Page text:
However, if the macro outlook does become more supportive, and if we see a shift from monetary to
fiscal stimulus, we could see the momentum trade evolve from defensive-growth to more cyclical areas.
Such a shift could pose risks as the defensive-growth trade has become crowded.
The US Federal Reserve cut rates for the first time since the global financial crisis, implementing two 25 basis point cuts. The US Treasury curve flattened, with the 2-year and 10-year yields inverting for the first time since 2007. Many sovereign bond yields in Europe reached all-time lows in August. The European Central Bank announced a new round of quantitative easing having only finished its previous programme nine months ago.
- The ongoing trade war and weak economic data spurred investors to seek out safe-havens such as government bonds and gold, a reflection of mounting concerns of an upcoming recession.
- The ECB’s package of a 10 basis point reduction in the deposit rate and 20 billion euros of monthly asset purchases for an indefinite period should reduce average volatility over the medium term, but is probably not enough to reduce short-term volatility.
- Brexit continues to dominate in the UK. Beyond that, the UK economy is weak and there is an argument for monetary easing from the Bank of England.
We are positive on US government bonds to guard against sell offs in risk markets. The underwhelming
quantitative easing package from the European Central Bank should mean that spreads widen between semi-core countries and Germany.
Following the rally through the first half of the summer, US equities reversed all-time highs at the end of July just as the US Federal Reserve cut rates for the first time in a decade. While prices bounced back in early August, markets did not react as positively to the 25 basis point rate cut as many investors predicted. Trade news continues to exert an outsized influence.
- Markets have been wobbly despite the Fed rate cuts. President Donald Trump’s tariff escalation, and the US Treasury Department’s accusation of China currency manipulation, has weighed on sentiment.
- Over 2019 so far, risk assets have performed strongly but demand for safe-haven assets continues to be resilient. This seeming contradiction is sending a mixed message to investors.
- We see two possible scenarios emerging: either flatlining but not declining growth or a further slowdown feeding through to impact consumer and service sectors forcing a rerating downwards. At this point, we are leaning towards the first scenario.
In some of our portfolios, managers are choosing to hold ‘taper tantrum insurance’ in the form of exposure to financials that should outperform in the event of monetary tightening. Despite the flat yield curve - typically a bad sign for banks - this position hedges against the risk of central banks surprising markets with a hawkish move or inflation coming in higher than expected.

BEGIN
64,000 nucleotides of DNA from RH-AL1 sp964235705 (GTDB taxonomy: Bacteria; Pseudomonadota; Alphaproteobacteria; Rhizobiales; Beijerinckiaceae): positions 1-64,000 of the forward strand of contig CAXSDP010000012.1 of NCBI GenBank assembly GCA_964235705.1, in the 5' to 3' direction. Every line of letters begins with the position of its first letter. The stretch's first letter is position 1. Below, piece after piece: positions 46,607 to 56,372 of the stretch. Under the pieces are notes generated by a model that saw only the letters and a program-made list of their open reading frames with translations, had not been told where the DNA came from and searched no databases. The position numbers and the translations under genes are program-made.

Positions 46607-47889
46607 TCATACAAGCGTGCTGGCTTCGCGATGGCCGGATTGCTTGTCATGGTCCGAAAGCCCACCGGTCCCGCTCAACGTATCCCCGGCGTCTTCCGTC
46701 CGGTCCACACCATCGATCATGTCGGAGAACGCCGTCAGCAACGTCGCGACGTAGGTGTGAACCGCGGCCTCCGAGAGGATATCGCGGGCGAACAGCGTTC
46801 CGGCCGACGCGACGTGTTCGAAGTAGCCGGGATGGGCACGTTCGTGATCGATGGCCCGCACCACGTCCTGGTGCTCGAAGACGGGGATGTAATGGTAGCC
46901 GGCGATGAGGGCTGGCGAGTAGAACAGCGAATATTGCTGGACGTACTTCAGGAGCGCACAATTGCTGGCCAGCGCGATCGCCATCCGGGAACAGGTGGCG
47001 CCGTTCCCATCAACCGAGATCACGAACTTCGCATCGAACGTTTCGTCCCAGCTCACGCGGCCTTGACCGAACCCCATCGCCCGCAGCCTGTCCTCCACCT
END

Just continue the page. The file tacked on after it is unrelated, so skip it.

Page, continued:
The economic outlook for both the UK and the Eurozone is more subdued, with growing concerns over weakness in the manufacturing sector and a build-up of external risks, such as trade tensions and Brexit. Reflecting the weaker growth, inflation expectations have been revised downwards. If inflation does turn out to be lower in the short to medium term, this will reduce the levels of income growth that real estate investors will be able to capture through lease indexations.
- Brexit-related uncertainty has shoved many investors in UK real estate to the sidelines. However, the weakness of sterling and expected falls in property prices, especially in the retail segment, could see investors move back into the market relatively quickly, in the event of a moderate Brexit scenario.
- The manufacturing sector will remain weak whichever economic scenario prevails, and real estate investors should focus on understanding their tenant exposure to the sector.
- In the Eurozone, investor competition remains high, sustaining expensive pricing.
- Strong income characteristics, urbanisation, land values and growing liquidity across several alternative sectors will be some of the key near-term investment themes in both the UK and the Eurozone.
Real estate will continue to be favourably viewed in a multi-asset portfolio for its attractive pricing and income, but the recent softening of economic growth and the escalation of external downside risks call for a more tailored approach to late-cycle investing. Being selective and actively assessing tenant exposure to optimise and sustain high income returns, while limiting allocations to markets and
sectors that historically have been illiquid during downturns, is key.